A Clean Sweep: Running the Arpeggio Gauntlet
“Close your eyes and continue to relax. Envision yourself in a room with neutral beige walls, faded Iron Maiden posters, your favorite ax and a practice amp. The click of the metronome both soothes you and brings your musical mind into sharper focus. The rhythmic clicking of the pick on the strings takes you further and further away. You are feeling very sweepy…”
To conclude our discussion on sweep picking, I’ve constructed “Knights of Dragon’s Sweep,” an etude utilizing all of the previous exercises and topics.
If you’ve been keeping up and practicing these different ideas, you should be able to rip through this without too much difficulty.
Here are a few points for consideration: The free time passage at the beginning features the “modal arpeggio” approach from Arcane #5. Even though it uses notes exclusively from the B natural minor scale, it retains a cool and ambiguous sound that covers a lot of the fretboard fairly quickly and temporarily stuns your opponent in the heat of battle.
The abrupt change of picking pattern from measure 6 into 7 can be tricky. Be sure to practice this transition slowly for clarity and make sure no notes are omitted. A similar passage occurs from measure 14 into 15, requiring a swift and accurate shift from the B to the high E string. This etude for the most part is in the key of B (Baron) minor, the fourth saddest of all keys. The passage from m. 15 through m. 21 briefly modulates to E minor (10th saddest) before cycling through a variety of 7th chords. Figuring out which 7th chord arpeggios are in each measure will help you improve your status from peasant to squire.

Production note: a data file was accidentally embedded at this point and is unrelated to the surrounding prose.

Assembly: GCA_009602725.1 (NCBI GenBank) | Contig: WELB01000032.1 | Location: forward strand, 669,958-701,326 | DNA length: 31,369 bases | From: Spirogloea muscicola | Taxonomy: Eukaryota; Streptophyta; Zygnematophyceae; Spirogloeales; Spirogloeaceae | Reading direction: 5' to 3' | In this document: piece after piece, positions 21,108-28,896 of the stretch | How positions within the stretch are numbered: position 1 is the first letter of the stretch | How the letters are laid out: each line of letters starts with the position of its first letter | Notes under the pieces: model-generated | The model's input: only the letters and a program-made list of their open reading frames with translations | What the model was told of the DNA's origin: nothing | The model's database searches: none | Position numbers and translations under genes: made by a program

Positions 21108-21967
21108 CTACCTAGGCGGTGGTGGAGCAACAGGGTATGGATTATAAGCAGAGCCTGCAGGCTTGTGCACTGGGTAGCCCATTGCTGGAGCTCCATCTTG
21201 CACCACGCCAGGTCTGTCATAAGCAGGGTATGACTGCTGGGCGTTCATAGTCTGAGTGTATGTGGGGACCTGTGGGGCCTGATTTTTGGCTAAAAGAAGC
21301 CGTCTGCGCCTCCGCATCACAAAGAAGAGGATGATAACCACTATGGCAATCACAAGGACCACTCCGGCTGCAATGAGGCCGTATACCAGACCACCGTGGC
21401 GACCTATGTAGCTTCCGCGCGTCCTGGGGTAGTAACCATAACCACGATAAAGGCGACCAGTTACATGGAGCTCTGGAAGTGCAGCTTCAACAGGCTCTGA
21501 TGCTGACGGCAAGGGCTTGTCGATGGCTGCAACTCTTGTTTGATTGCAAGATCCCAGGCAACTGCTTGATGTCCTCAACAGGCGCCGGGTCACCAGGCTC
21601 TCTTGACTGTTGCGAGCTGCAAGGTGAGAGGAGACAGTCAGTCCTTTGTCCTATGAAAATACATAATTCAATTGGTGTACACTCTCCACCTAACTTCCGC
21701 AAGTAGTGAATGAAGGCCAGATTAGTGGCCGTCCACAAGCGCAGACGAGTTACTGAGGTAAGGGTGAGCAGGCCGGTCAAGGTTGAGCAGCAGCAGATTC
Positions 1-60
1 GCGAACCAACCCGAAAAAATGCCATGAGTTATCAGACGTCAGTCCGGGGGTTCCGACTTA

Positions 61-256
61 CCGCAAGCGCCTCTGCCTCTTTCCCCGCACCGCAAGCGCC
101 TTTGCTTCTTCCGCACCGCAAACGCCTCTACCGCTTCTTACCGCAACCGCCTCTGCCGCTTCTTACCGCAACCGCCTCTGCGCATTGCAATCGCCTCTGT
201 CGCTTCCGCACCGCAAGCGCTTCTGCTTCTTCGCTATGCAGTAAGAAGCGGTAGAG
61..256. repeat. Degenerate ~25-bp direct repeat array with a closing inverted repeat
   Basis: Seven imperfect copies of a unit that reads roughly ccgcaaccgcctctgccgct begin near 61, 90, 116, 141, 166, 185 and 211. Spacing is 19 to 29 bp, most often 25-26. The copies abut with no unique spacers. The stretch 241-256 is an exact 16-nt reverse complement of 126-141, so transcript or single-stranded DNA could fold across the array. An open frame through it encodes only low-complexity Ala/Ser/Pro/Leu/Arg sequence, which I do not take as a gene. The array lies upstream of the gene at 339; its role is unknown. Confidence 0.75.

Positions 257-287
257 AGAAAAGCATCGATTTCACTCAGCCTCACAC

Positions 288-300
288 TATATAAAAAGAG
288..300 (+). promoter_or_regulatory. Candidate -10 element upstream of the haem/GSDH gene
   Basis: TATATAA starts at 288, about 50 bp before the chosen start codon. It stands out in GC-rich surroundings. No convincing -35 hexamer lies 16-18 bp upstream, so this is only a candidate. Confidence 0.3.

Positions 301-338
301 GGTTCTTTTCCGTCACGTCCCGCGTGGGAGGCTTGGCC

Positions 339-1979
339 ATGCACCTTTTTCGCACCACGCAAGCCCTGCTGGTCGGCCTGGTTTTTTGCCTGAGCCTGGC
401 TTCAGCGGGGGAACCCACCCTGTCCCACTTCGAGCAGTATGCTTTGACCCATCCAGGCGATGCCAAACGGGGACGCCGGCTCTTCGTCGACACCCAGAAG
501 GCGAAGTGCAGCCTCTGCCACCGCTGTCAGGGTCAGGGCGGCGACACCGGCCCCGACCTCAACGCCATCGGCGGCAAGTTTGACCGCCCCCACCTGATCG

Measures 21-24 are the most technically challenging and bring Dragon’s Sweep to a dramatic conclusion. A descending sequence through the F# minor pentatonic scale gives way to a knuckle-knotted, chromatically inflected F# dominant 7th arpeggio arranged in groups of five. The fast sweep at the end could most easily be thought of as an F# major with a D in the bass, or a Dmaj7#5 if you want to get fancy.
The picking notated in the music is the exact picking patterns I use, and the same picking ideas that have been covered in the previous lessons. If you’re feeling adventurous, you can experiment with other patterns, but I would encourage you to try the notated picking first. Prove your mettle by playing this etude in its entirety; hopefully there are a few patterns and ideas you can incorporate into your own solos and riffs. Brandish the steel until next time.
Baron Taurean Helleshaar is a roaming sell sword and scholar of the forbidden “Music of the Arcane.” He has formed an allegiance with the Lords of the Tridentwhile remaining in exile from his home in the Northern Kingdom. His mortal alter ego, Brian Koenig, is lead guitarist for the band Lords of the Trident and teaches music privately in Madison, Wisconsin. He was a founding member of Luna Mortis (Century Media) and has toured the U.S. and Canada. He holds a master’s of music in composition from the University of North Carolina at Greensboro and a bachelor’s of music in music theory and history from the University of Wisconsin Whitewater.